Waynflete’s Early Childhood program is inspired by Reggio Emilia and embraces an emergent or “negotiated” curriculum. We never study the same thing twice. We don’t know when we may need a dock (study of lobster boats and lobstering), a squid to dissect (study of cephalopods), or—for this year’s study of the desert—saguaro cacti.
As part of the Lower School’s in-depth study of Spain, local flamenco dancer Lindsey Bourassa returned to campus to perform on Monday, April 29. She was joined by guitarist Andreas Arnold and singer/dancer Barbara Martinez who dazzled lower schoolers with the traditional dance and music from the region of Andalusia in southern Spain.
Students in Waynflete’s 4-5 program engage in the design thinking process
How can Peter keep his snowball from melting? What will Nanette do to resist eating the baguette on the way home from the store? How will Mr. McGreely stop rabbits from eating his garden vegetables? Inspired by the characters in Ezra Jack Keats’s The Snowy Day, Mo Willems’s Nanette’s Baguette, and Candace Fleming and G. Brian Karas’s Muncha! Muncha! Muncha!, students in Waynflete’s 4-5 program recently immersed themselves in the “design thinking” methodology.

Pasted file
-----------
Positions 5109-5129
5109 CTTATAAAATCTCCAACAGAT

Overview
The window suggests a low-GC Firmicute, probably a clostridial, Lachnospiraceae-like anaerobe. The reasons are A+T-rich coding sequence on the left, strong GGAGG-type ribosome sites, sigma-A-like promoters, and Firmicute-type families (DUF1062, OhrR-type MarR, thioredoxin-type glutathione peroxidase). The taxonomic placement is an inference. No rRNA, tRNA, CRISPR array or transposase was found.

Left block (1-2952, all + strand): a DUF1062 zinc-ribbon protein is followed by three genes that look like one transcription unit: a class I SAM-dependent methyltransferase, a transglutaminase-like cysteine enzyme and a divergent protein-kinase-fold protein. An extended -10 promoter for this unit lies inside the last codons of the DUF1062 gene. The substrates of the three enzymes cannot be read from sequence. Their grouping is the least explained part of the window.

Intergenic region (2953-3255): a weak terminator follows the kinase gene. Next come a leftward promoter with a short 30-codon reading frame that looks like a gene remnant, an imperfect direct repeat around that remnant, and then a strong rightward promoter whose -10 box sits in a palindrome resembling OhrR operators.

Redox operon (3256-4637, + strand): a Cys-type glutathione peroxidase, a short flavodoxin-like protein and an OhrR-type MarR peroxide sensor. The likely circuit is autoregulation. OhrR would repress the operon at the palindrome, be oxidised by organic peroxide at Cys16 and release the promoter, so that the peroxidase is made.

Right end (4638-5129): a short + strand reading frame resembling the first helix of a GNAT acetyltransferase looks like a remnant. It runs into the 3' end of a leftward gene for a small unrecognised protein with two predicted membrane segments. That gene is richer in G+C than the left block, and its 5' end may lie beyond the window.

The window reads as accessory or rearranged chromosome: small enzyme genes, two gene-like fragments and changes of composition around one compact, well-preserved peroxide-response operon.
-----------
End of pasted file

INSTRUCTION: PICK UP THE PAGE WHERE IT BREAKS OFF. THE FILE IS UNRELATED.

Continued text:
In 2008, when daughter Sophi ’20 was in elementary school, Waynflete parent and Bates College Professor Krista Aronson found her worlds as a psychologist, scholar of racial identity, and parent colliding. As her town’s majority-white public school district rapidly diversified, Krista—a mixed-race mother raising a multiracial family—turned to research with children’s picture books for answers to the difficult questions her young daughter had begun asking about her own identity (read more here).
We are thrilled to announce that Waynflete has received a matching $250,000 Educational Leadership Grant from the Edward E. Ford Foundation. The grant will enable the school to build on the success of the The “Can We?” Project, which brings students from disparate communities together to learn dialogue skills and practice collaborative decision-making across political divides, and the New England Youth Identity Summit. The grant also allocates funds for the development of new programs and partnerships.